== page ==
For Drawing and Painting class, the instructor Jim Barry took the class to Art Center College of Design for a field trip. Part of the gallery involves an area reserved for a professional artist. It was closed when we arrived at around 7:30 pm, but we had a security guard open it for us. The artiston exhibition right now is Yoshio Ikezaki, a professor at Art Center. His works with different kinds of inks and papers are put on show, including folded paper sculptures.
The student gallery took up most of the space. It was impressive to see how polished all the projects were.
The amount of detail in the work was also amazing. There were lots of architectural mock ups with teeny tiny details. This is an artist’s rendering of a laboratory set up, complete with miniatureErlenmeyer flasks.
Even the posters explaining the works are very professional looking, with 3D renders complete with lighting and textures.
There was a monitor showing movie trailers and music videos that Art Center alumni have directed or taken part in, including Superman.
There were rooms full of wood working machines, tools, and car design drawings.
As we walked out of the gallery, we saw a class in session at 9 pm! It was probably an Art Center at Night course. People in the community can just pay the tuition for the courses, but Caltech students get to take them for free and have the units count towards our degree. However, note that the Art Center is on a semester system while Caltech is on quarters, so the start and end dates don’t line up. Another caveat is that the Art Center is intense. Jim Barry described it as the Caltech equivalent for design majors. It really is. I tried taking an introduction to graphic design course at Art Center at Night once, and by around week 4, we were asked to produce about 100 thumbnail sketches of posters for a non-profit of our choice. That was around when I dropped the class. Even the money I had already sunk into the class - giant portfolio folder, X-acto blades, foam core - wasn’t enough to convince me otherwise. That said, it really is a unique opportunity to take classes at the Art Center as a Caltech student, and I think I would have had a better experience had I done it while I was on an easier term or during my senior year.
Guided by cell phone flashlights, we finished off the tour of the Art Center with a mini trail to the edge of the hill on which the campus is perched. We were treated to a spectacular view of the city lights.
With 45 Nobel Laureates on its Faculty Roster, it’s not surprising that research is an integral part of the Caltech undergraduate experience. One of the programs that promotes such research is the Summer Undergraduate Research Fellowship (SURF). There is no minimum knowledge or experience required to participate in a Caltech SURF. In fact, students can participate in a SURF as soon as the summer after their freshman year. It is not difficult to get a SURF. All you need to do is find a mentor who is working in an area of research that interests you and willing to mentor you through a research project. The mentor can work in a Caltech lab, at the NASA Jet Propulsion Laboratory (JPL), or at another participating institution. Once you find a mentor, you work together to write a project proposal that you later send to the SURF office for review and approval. About 98% of the SURF proposals get approved. This fellowship is a great way to explore various fields of research and obtain real, hands-on experience where you get to apply the theoretical knowledge you’ve learned in class. Not only do you get to work and learn alongside your mentor, but you also get compensated for your time. The length of the SURF is ten weeks, and it starts at the beginning of the summer. However, it is not uncommon for many students at Caltech to continue their research project throughout the academic school year.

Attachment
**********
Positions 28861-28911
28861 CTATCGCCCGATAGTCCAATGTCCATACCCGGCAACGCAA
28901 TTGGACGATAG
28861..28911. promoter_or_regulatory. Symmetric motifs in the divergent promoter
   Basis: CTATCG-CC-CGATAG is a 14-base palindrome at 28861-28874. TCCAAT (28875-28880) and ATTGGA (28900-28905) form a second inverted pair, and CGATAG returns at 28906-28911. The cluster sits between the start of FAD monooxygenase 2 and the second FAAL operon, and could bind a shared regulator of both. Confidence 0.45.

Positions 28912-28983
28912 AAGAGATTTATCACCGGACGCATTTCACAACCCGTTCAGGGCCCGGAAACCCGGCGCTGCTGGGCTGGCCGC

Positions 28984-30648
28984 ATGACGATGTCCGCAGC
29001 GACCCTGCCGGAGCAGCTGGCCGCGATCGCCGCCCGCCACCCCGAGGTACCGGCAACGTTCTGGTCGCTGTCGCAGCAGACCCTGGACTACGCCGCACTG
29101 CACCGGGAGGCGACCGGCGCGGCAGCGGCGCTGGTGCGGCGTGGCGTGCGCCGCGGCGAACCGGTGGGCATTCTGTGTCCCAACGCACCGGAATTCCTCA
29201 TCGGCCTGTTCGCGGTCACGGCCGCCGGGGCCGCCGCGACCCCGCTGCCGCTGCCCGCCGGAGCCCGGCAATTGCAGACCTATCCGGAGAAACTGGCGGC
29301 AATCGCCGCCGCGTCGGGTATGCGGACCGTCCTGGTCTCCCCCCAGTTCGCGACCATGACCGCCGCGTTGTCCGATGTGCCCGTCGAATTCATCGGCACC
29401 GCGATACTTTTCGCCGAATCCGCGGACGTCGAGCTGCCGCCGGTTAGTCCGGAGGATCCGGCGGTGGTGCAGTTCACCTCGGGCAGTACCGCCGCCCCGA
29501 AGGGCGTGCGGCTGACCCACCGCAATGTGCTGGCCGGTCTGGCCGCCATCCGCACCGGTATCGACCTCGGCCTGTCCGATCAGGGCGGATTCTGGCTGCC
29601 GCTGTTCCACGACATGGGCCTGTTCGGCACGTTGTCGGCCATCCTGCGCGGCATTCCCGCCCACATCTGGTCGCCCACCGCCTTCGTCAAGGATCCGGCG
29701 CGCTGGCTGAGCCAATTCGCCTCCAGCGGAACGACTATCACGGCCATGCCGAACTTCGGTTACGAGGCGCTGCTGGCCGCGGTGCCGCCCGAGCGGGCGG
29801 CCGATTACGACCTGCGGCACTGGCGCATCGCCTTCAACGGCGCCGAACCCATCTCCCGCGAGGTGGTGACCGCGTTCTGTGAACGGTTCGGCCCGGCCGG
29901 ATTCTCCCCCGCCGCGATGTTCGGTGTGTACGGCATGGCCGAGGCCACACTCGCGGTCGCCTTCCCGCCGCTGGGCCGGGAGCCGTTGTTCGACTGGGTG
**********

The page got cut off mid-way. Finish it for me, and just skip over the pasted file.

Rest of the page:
Like many students at Caltech, I suffer from a slight boba addiction, where side effects may include over caffeination, minor sugar highs, and of course, a large toll on one’s wallet. This addiction is not helped by the fact that there are at least three boba shops within walking distance of campus. So, after an entire term’s worth of boba runs, I came back from winter break with a new year’s epiphany: it was time to get a job. Rather than try to curb my addiction, I decided to find a way to subsidize it.
Research at Caltech looks different for every student, and can often vary term by term. As a chemistry major, my course requirements are on the lighter side for a Caltech major, and many chemistry majors take advantage of the lighter course load to join research groups. This can be whenever the student wants, but many people join labs during their freshman or sophomore years. Some may work in one lab only, and some may switch between labs during the course of their undergraduate studies, depending on if their interests change.
SURF, short for Summer Undergraduate Research Fellowship, is a quintessential experience for any Caltech student. It is a widely accessible research fellowship for Caltech students that funds your proposed research for one summer term. While many of my classmates did their first SURF the summer after their freshman year, I sent in my first application to the program as a sophomore. As a CS major, I was trying to chase meaningful work that intersected computation with the field of neuroscience. I ended up doing a SURF at the Stanford School of Medicine that first year, studying hand gestures in children diagnosed with Autism Spectrum Disorder (ASD). Since then, I’ve been working in the research space of applying computational analyses to ASD.